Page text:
Establish a means of ongoing customer communication

Obtaining a prospective customer’s contact details, or getting them to follow you in some other way online, takes the pressure off your company to immediately convert their interest into a sale. You won’t have to do it within one session, and can instead persuade them over a period of days, weeks, months or even years.

So, how can you establish that means of communication? Well, you could offer them a tempting, no-brainer deal – such as a free trial or demo – with a tiny commitment, such as providing their email address or other contact details, that makes it an almost impossible offer to refuse.

Convincing your visitors to follow your brand on Facebook, Twitter or a similarly popular social platform is another potentially good move. This will be made much easier if your social feeds provide a rich stream of content that is engaging, relevant and usable for your target audience.

Or why not launch an ad retargeting campaign? There’s a strong likelihood that if a given target customer was sufficiently interested in your site once, a well-placed ad will convince them to come back.

How could we help your firm with its 2018 goals?

The above steps can do a lot to ensure that a customer relationship that would’ve otherwise been a one-night stand becomes a longer-term commitment. But there’s much more that we can do to enhance your brand’s online fortunes here at Piranha Designs.

Why not contact our team today to discuss our custom website design solutions or any of our other sought-after services that could help to power your brand to success over the coming year?

How should you deal with your site’s duplicate content?

Piranha Designs - Thursday, December 07, 2017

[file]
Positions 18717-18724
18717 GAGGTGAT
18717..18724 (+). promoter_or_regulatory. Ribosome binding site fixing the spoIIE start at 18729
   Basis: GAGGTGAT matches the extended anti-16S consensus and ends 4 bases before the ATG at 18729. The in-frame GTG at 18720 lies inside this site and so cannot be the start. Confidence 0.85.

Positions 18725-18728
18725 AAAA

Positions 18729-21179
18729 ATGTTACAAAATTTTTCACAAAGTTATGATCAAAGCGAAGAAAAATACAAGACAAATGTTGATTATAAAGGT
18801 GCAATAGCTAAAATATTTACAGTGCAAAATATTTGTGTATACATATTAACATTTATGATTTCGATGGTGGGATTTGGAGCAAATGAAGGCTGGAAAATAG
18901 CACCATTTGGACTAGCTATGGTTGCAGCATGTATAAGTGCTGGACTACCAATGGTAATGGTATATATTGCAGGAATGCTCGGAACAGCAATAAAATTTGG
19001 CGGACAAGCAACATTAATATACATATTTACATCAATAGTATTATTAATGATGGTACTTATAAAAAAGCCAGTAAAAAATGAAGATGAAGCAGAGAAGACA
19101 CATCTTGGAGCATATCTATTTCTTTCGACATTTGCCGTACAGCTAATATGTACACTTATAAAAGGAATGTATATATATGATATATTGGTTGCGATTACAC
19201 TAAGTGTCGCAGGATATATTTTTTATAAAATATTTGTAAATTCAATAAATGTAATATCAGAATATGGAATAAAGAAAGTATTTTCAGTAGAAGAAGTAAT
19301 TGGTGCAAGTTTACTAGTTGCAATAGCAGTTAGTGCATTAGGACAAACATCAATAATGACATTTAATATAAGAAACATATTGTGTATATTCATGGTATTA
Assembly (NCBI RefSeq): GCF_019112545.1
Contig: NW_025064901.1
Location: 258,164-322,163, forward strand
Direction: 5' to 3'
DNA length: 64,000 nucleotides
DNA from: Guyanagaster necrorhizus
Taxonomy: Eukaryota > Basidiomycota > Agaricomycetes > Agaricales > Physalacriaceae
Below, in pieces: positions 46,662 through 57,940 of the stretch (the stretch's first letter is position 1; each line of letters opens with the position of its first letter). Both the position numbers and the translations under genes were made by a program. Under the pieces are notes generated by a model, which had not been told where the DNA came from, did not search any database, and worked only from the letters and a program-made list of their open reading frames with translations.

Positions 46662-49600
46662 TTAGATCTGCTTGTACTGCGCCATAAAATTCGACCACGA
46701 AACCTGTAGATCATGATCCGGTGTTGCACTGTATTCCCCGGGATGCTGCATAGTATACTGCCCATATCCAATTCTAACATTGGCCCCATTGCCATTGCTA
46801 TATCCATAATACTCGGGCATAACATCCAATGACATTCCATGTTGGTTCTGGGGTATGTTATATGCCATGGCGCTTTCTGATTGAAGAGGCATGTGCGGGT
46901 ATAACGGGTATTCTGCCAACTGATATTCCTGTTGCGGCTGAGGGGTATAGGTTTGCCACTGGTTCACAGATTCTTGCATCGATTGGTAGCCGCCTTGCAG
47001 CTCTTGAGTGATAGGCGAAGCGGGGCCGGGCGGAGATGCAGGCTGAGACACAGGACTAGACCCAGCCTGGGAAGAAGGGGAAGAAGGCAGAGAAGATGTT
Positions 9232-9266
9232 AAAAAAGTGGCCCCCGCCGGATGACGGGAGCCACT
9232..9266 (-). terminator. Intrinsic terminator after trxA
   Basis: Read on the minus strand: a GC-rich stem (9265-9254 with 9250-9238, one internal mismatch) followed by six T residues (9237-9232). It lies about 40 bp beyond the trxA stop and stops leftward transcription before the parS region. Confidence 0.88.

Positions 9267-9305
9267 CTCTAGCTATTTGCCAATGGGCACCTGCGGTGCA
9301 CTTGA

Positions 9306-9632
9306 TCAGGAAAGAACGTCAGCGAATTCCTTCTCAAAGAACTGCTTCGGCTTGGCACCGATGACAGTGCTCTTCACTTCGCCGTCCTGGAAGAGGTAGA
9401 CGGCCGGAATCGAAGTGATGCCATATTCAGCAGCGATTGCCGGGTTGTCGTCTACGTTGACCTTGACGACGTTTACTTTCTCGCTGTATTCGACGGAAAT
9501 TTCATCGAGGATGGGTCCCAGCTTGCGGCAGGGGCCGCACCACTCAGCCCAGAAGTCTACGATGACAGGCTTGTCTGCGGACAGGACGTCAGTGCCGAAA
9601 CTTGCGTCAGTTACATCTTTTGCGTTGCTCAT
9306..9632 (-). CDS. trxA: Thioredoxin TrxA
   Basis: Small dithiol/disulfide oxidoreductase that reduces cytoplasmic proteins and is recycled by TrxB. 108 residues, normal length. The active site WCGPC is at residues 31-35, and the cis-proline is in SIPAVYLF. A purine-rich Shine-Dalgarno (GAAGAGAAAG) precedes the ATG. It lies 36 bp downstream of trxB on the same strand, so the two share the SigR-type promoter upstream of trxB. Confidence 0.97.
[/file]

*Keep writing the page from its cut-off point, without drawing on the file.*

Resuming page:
When you’re building or running an ecommerce site, it’s almost guaranteed that you’ll end up with some form of duplicate content on your site. You’re probably thinking of that as very much a bad thing for your site’s search engine performance, but not necessarily for the reason you think.

Doesn’t duplicate content attract a penalty from Google?

It’s interesting that this idea of duplicate content on a website resulting in a penalty from Google has actually persisted for so long. As it happens, a Google blog from as long ago as 2008 declared: “Let’s put this to bed once and for all, folks: There’s no such thing as a ‘duplicate content penalty.’”

However, duplicate content can still be a major detriment to your site’s search engine fortunes, despite the lack of any formal penalties to be imposed for it.

It’s an algorithmic ‘dampening’ issue, rather than one of any human on Google’s web quality team being alerted to certain pages of yours, judging them to be spammy and slapping your site with a punishment accordingly.

After all, when you do have duplicate content on your site, you’re effectively competing with yourself for the same keyword theme. It means that the link authority you would have gained from one page is instead split across two or more pages. When you have duplicates of one page, that page is also less relevant to search engines, which are forced to determine which one to rank.

So, surely the answer is to kill those pages...

Alas, simply removing duplicate content on your site can have undesirable effects. Remember that certain content that is technically duplicated from elsewhere – such as a customer’s ‘wish list’ page or a printable version of a product page – can be useful to visitors to your site.